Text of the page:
Aug 1 2013 12:00pm
The Way of Kings Reread: Chapters 25 and 26

Brandon Sanderson The Way of Kings Welcome back to The Way of Kings reread on This week brings us to chapters 25 and 26, two chapters that explore the Thrill, first from the uninformed perspective of young Kaladin, then during our first view of Dalinar clashing with the Parshendi. The Shardblades are out, and eyes are burning before them in this carnage-filled reread. Let’s get down to it.

Chapter 25: The Butcher

Setting: Hearthstone, Seven Years Ago

Point of View: Kaladin

What Happens: Kal overhears two women gossiping about his father, saying that “it ain’t right” to be poking around inside human bodies, and claiming that he stole the goblet of spheres from Wistiow. They claim Lirin falsified the will that bequeathed the spheres to him and his family. There was no woman there to scribe a proper testament.

Having heard enough, Kal steps out into sight of the women, glaring at them before stalking home. There he finds his mother, Hesina, clearing stalactites that had formed like icicles on the eaves. He and she discuss how Hearthstone feels about Lirin. Hesina maintains that they don’t hate him, as Kal thinks, but that they do feel uncomfortable around him. They fear his learning, they blame him when he fails, and they resent that his high rank provides him and his family with the potential for social mobility. They may not hate Lirin and his family, but they’ll never accept them as their own. She says this is part of the price of being a surgeon, along with “an uncomfortable responsibility” over others’ lives.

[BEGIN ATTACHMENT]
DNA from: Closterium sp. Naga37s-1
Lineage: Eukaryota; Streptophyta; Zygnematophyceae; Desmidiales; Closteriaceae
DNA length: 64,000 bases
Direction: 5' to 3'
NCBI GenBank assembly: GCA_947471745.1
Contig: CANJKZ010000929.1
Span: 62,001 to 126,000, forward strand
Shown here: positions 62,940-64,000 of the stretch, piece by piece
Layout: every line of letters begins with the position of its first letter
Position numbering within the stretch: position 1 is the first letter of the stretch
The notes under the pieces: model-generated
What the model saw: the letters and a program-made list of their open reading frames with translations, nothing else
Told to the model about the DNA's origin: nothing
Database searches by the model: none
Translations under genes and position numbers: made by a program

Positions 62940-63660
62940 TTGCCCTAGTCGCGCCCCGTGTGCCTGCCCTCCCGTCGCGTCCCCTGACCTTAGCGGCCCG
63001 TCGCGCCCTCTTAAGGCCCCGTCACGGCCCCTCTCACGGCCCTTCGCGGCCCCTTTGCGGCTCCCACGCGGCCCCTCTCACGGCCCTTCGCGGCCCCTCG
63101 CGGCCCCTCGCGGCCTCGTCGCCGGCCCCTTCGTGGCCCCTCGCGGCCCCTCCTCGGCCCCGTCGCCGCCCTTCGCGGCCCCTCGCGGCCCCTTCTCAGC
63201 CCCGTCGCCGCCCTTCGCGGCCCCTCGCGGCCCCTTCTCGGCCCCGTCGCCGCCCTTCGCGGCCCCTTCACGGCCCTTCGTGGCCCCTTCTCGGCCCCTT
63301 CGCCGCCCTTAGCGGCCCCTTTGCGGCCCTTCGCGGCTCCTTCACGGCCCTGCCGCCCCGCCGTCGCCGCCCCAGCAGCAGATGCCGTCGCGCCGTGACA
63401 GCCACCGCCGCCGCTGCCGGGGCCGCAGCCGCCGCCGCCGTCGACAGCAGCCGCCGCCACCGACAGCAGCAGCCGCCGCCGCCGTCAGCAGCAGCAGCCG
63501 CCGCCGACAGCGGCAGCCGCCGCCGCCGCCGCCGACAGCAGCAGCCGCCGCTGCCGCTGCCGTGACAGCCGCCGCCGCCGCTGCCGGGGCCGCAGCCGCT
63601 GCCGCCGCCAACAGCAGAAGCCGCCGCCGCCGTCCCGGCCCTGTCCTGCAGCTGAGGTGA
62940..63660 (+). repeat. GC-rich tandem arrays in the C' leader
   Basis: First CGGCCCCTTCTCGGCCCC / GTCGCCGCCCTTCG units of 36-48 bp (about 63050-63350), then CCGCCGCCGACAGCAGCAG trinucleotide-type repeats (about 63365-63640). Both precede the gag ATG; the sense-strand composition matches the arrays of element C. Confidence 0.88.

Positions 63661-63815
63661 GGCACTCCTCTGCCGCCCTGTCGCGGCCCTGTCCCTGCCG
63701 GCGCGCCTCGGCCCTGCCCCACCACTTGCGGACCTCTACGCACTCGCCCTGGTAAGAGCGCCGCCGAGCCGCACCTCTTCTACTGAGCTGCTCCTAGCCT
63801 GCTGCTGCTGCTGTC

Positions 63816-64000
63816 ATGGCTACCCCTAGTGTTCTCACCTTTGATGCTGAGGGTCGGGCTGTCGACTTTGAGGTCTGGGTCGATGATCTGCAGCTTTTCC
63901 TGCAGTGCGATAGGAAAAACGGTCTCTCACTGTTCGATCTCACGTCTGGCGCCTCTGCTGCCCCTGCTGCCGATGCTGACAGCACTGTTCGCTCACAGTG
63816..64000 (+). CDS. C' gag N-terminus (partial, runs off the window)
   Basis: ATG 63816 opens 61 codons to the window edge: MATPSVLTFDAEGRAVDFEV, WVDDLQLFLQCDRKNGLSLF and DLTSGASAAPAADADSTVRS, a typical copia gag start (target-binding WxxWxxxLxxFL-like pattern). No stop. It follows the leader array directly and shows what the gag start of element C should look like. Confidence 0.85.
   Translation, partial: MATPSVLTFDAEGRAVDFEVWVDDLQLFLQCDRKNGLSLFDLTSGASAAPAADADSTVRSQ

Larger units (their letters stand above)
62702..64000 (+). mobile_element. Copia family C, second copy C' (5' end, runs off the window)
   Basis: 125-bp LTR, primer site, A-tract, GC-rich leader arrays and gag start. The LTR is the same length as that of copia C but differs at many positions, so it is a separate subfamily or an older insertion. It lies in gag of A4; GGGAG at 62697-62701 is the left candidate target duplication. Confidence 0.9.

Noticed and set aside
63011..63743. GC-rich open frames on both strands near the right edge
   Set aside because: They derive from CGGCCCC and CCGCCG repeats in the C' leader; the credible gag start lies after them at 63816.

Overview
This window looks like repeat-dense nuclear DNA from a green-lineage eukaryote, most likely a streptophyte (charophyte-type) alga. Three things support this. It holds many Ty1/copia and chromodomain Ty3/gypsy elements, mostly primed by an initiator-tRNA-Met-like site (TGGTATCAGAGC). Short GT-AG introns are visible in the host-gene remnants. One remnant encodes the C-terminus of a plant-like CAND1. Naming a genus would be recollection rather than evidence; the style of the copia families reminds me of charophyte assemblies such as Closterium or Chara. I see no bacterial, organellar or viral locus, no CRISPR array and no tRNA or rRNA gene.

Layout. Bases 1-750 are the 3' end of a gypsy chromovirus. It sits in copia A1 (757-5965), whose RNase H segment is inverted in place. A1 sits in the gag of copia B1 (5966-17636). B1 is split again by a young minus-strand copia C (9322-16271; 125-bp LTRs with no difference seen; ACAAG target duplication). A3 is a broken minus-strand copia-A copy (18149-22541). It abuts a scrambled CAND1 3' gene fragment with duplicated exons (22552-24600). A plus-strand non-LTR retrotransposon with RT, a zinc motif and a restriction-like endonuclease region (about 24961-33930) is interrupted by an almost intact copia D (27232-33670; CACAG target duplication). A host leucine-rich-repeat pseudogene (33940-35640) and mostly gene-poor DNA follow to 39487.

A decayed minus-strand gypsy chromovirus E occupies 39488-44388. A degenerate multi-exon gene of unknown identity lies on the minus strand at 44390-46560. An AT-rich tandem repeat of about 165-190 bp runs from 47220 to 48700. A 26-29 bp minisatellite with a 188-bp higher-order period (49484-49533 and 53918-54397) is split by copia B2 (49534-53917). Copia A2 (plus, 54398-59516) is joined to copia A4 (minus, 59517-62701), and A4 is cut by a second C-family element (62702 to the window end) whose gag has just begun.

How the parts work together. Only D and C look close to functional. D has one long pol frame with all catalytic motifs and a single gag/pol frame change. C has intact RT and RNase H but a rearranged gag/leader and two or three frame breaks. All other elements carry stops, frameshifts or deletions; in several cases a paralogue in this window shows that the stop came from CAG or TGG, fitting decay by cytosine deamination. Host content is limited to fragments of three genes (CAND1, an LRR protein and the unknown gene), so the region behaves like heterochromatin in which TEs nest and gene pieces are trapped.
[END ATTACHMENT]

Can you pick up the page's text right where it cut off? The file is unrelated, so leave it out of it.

Kal wonders aloud whether he even wants that responsibility, or whether he’d rather have a normal life, where he could have actual friends. Privately, he continues to wonder whether he wants to buck his father’s ambitions and become a soldier, thinking about the charge he felt the first time he picked up a weapon. Since that day, he has been surreptitiously training with a quarterstaff.

Kal’s mother reveals that, in the past, their family had considered the possibility of marrying him to Laral, Wistiow’s daughter, and Kal realizes this might be why she wanted him to go off and be a soldier. As a soldier he would have a chance to become a true Lighteyes, and marry her without her family losing face. His half-guilty musings are interrupted by Lirin, calling to tell him and Hesina that the new citylord’s caravan has arrived.

Lirin, Hesina and Kal join Tien in the town square to watch the caravan arrive. Lirin is anxious, wondering whether Roshone, this new administrator, will bring good luck or calamity. At last, Roshone steps out of his carriage. He is a flabby man, and doesn’t fit the expectations Kal had built up. He had been expecting some great warrior, a hero from the military. Instead he sees this sour man, who looks unhappily at the gathered town and makes to return to his carriage without saying a word. Before that can happen, Lirin calls out to him.